Impulse for Men

April 2008

Slavery (and its reason, empire) is an evil thing. But slavery has been the engine behind some of the most inspiring architecture in the world. The pyramids, the Forbidden City‍—‍both were built by slave labour, but, once built, both were completely out-of-bounds to those who worked on them, and both are, still, inspiring. The Mayan temples have a similar history, and (while not products of slave labour) some of our most impressive modern buildings have taken an immense toll, in lives, and in environmental and economic cost.

Monarchy is similarly contradictory. The tyranny and, invariably, corruption of an absolute ruler distresses me, as does the idea of an elite class privileged entirely by their close relation to the ruling family. Yet the trappings of monarchy stir something deep within me. Chivalry, knights, princes and princesses, huge castles, wars and battles and crusades‍: all are pretty poor realities, but still I find myself unable to shake the‍—‍desire, maybe?‍—‍to belong to that kind of world.

Closer to home: I despise sexism. I consider feminism a hugely important work, and every day I'm reminded of my unjust advantages purely because I was born with a wang. I know many women who have a strength of character far greater than mine, and many of them have pretty firm and often unconventional ideas of what they'd like out of life. They're doing just fine.

And yet. Partriarchy‍—‍chivalry, as it's sometimes known‍—‍calls. My romantic fantasies all take the same clichéd shapes‍—‍protecting, providing, being ‘the strong one.’ All these things are deeply ingrained in me. So deeply ingrained that, if I don't question them, they seem right, and comfortable, and natural.

I don't think I'm alone in any of this. I have no answer for these impulses. I fight them, and I question whether I should be fighting them, and sometimes I give in to them. But I have no answer.

Aeonsim commented:

Yeah they're interesting questions, though two of them at least arise from from behaviours that are fairly basic, and that are generally advantageous under certain conditions.

Modern English like Monarchy I think is better than all of the alternatives, combining some of the best elements of a pure democracy with that of a Autocracy. Better to have someone born and riased to it to hold the "ultimate theoretical" powers of state than some mug who manages to convince or bribe a suitably large percentage of the population to support them. I much prefer someone born to it to hold such powers (though at the sametime I pitty them, it obviously isn't easy being such a person) in the knowledge that if they ever use them with out clear and overwhelming support from there people that they will lose them completely. Rather than some mug who's been elected for a few years and wishes to make there mark on the world by vetoing every thing they disagree with and who may eventually "claiming" a mandate of the "people" attempted to give them selves those powers for life.

With regards to sexism and Partrarchy they make a lot of sense in "low tech" cultures. Uncomfortable as it may make us, we are a sexually dimorphic species, in which the males are less genetically valuable to the species survival and on average more physically powerful. Not to mention that there is some evidence in unstable socities the ratio of birth's between males and females swings away from 1:1 to favour males. Thus in any society where there is some sort of threat, be it environmental or social/cultural those groups that protect the female portion of the population will survive better than those that don't. Heck there is even some arguement that it might be a programed genetic behaviour.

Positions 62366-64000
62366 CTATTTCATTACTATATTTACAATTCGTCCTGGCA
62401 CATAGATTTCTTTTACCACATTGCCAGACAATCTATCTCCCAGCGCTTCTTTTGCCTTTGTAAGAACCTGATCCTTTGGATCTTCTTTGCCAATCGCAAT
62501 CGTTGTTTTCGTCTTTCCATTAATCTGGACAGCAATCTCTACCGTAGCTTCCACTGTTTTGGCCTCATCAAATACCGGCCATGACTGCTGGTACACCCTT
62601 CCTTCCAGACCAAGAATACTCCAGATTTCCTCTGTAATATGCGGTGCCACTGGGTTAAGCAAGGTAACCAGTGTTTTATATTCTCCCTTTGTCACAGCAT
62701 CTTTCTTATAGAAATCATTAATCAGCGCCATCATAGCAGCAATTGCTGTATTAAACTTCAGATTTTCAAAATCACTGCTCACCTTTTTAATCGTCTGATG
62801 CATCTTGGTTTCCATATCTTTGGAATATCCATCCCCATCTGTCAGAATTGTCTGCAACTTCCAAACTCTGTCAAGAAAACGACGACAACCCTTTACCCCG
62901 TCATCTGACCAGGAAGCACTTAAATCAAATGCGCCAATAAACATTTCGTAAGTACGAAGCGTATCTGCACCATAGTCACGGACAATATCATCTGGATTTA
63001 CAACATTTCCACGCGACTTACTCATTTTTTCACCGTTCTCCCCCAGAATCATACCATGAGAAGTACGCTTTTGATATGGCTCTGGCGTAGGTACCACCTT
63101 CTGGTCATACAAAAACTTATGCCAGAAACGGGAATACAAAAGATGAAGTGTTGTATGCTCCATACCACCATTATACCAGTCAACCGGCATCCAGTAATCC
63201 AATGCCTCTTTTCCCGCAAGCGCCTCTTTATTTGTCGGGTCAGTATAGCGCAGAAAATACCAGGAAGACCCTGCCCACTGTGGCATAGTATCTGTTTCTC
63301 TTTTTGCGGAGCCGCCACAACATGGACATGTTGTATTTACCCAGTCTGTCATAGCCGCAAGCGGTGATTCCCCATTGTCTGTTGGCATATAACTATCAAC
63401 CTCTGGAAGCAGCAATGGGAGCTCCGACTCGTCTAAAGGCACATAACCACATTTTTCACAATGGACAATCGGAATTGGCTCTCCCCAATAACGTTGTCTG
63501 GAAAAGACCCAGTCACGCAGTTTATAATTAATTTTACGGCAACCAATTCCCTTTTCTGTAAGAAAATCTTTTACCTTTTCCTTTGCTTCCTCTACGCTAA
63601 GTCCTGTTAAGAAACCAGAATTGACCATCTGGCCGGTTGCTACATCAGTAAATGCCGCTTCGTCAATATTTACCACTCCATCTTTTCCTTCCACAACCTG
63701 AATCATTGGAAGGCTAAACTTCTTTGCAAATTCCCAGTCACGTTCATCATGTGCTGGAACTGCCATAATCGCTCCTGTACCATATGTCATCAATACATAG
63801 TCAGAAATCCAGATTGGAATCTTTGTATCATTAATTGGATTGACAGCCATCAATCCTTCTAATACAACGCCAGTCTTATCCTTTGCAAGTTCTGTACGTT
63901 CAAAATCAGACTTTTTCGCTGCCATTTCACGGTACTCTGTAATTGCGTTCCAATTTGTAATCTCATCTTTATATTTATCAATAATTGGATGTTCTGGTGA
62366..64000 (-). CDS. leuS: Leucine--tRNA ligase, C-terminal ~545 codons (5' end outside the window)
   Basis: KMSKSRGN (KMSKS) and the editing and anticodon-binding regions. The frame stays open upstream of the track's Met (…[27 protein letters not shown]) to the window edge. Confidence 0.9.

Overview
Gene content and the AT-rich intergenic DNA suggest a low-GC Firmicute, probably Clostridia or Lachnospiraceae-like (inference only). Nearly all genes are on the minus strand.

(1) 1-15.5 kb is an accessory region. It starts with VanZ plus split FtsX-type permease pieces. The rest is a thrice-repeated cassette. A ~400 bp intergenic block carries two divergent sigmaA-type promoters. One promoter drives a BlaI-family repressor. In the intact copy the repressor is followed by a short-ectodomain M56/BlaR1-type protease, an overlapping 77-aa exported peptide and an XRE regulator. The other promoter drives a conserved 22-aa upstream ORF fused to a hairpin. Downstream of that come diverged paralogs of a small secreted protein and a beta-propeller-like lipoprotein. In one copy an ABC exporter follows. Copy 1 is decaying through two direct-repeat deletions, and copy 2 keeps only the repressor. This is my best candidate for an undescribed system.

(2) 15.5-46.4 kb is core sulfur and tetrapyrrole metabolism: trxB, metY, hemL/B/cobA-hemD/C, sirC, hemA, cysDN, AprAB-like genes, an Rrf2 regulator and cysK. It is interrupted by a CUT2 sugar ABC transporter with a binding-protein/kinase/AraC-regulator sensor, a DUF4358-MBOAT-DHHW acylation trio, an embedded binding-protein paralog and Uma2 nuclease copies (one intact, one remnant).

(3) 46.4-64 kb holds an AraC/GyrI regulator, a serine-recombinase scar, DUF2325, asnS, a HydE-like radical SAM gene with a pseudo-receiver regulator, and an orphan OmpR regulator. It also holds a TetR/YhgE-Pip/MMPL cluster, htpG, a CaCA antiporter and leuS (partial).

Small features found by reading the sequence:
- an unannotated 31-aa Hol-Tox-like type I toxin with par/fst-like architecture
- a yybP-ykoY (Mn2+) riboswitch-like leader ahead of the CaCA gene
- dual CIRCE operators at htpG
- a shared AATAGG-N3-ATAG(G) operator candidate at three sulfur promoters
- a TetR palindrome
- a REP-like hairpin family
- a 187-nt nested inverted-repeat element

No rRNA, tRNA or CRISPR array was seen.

So yeah I'm not sure we should be trying to eliminate all those impulses, instead they should be "channeled" in a manner that is useful to both the species and society.

Matt commented:

Thanks, Aeonsim. I'm aware of most of that; I guess my question is more 'how?' than 'why?'

Still, there could be something to your suggestion that we redirect or channel these impulses rather than fight them.

Christina commented:

"...protecting, providing, being ‘the strong one.’ All these things are deeply ingrained in me."

When you look at those qualities or desires objectively, they're very good things. They become bad when you allow them to become all about you, rather than how you can use those to the benefit of others. E.g when protection turns into shielding people from anything you don't want (a sort of censorship and control); when provision becomes your sole right or responsibility (and the providee doesn't get a say); when strength is used as a method of abuse or manipulation (physically, emotionally, intellectually).

The trick is learning how to channel those wisely and in a way that helps others. This is, of course, the bit where I point you to the magical solution. Sorry. The best I can offer is to say that if you see women as equals, and treat them with respect and kindness and intelligence, you will counteract a lot of the sexism that is out there. Sure, it's not much, just one guy being decent. But it's a lot to the people you interact with, and it's nice to know there's a few guys out there who really do care about that stuff.

Also, despite being a feminist (not necessarily in a bra-burning "all men are bastards" way), there are times when I wish there was a guy to protect, provide and take care of me. It would be nice not to have to face the world alone. And then I get angry at myself for not being enough on my own, or for thinking that being with someone would somehow magically solve those problems. It runs both ways :)

Jim commented:

I like having Joy to protect and care and provide for me :P

KT commented:

I have some thoughts on the subject but can't seem to make sentences out of them. Instead, I'll just mention that I like the title of this post :)